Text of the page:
Discussion

Pressure to Write Reviews as a Book Blogger

Today’s post is sort of a reply, and rant, to Phoenix @ Books With Wings‘s post—I was both inspired and encouraged by her to write this. Phoenix’s post was all about the pressure to write reviews as a book blogger where she talks about how, in the past, she has felt obliged to write reviews she might have had no interest in writing. Which got me thinking about how I feel about writing reviews ever since starting my blog.

One of the reasons I decided to start blogging was because I missed writing essays after getting my English degree. Although writing a review and writing an essay is not exactly the same process, they both force me to think and try to structure all my thoughts in a way that makes sense. Usually when I finish a book and I know that I want or have to write a review for it, I’ll jot down some notes on aspects I want to talk about and from there I’ll try to put it together in a way that I think will make sense. This mental exercise might take a while sometimes—especially for books where either 1) I have a lot I want to talk about or 2) I have very little to talk about. However, no matter how long it takes or how lazy I am to write them—liking something doesn’t mean I won’t put it off—I always enjoy when I finally, in a sense, crack the code.

Another advantage of writing reviews, for me, is that they help me remember a book better. I don’t have the greatest memory—it sucks—so I’ll often forget what happened in a book weeks after finishing it. This is also why I must write down what I want to talk about in my review right before finishing the book or I will definitely forget.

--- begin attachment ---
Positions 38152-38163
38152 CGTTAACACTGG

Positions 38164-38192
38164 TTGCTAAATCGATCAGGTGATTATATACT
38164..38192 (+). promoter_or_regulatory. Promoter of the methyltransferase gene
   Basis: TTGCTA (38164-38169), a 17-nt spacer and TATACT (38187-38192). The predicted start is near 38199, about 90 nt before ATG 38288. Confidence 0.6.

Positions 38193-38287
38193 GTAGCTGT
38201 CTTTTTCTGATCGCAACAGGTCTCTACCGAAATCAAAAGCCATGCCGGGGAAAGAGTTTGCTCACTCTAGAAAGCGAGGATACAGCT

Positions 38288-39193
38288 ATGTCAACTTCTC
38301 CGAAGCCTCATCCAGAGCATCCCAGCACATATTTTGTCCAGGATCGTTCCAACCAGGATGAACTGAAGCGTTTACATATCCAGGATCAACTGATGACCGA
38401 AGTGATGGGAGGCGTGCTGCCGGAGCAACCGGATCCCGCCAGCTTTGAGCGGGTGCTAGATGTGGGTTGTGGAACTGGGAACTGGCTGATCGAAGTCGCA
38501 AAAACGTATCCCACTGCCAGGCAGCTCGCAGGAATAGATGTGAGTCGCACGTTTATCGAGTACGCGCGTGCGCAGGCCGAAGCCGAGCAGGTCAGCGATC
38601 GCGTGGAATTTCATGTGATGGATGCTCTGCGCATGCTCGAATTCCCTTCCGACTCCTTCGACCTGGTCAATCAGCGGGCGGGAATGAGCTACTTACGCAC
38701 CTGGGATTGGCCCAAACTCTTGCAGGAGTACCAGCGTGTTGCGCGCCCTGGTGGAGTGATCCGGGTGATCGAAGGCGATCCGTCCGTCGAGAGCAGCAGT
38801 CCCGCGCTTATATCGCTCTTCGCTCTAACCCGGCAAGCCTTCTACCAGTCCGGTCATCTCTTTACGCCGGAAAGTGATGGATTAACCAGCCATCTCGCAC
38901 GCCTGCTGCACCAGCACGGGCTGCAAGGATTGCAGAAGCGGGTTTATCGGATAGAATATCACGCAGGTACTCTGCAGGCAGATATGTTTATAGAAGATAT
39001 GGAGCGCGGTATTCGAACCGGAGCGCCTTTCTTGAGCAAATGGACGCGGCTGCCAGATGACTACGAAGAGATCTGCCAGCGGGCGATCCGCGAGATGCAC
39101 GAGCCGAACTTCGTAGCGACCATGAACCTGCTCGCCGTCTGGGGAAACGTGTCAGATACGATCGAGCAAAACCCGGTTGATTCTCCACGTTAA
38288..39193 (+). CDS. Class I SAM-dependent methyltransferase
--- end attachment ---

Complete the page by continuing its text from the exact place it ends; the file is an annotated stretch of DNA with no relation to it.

I also use reviews as a bit of a wildcard for the blog if I haven’t had time to prepare a post in time—hence why last week I posted two, heh. Don’t get me wrong, I only write reviews I want or have to write, and they still take time, but since I read more than I review, it does help having those tricks up my sleeve for when they might come in handy. I have plenty of ARCs and ALCs—as well as regular books—reviews that are either ready, drafted, or in the queue to be written.

Additionally, if I sometimes am just not feeling a review I have to write, I’ll opt for writing a shorter one and posting it on Goodreads or do a mini reviews post—which I haven’t done in a while but I have one lined up. I wouldn’t want the obligation to write a review for ARCs and ALCs to take away the joy of getting and reading them, so I’d rather write something shorter and to the point and not agonize over it.

Before starting this blog I had also started trying to write more reviews on Goodreads so, if I’m being honest, this is just a continuation of that goal.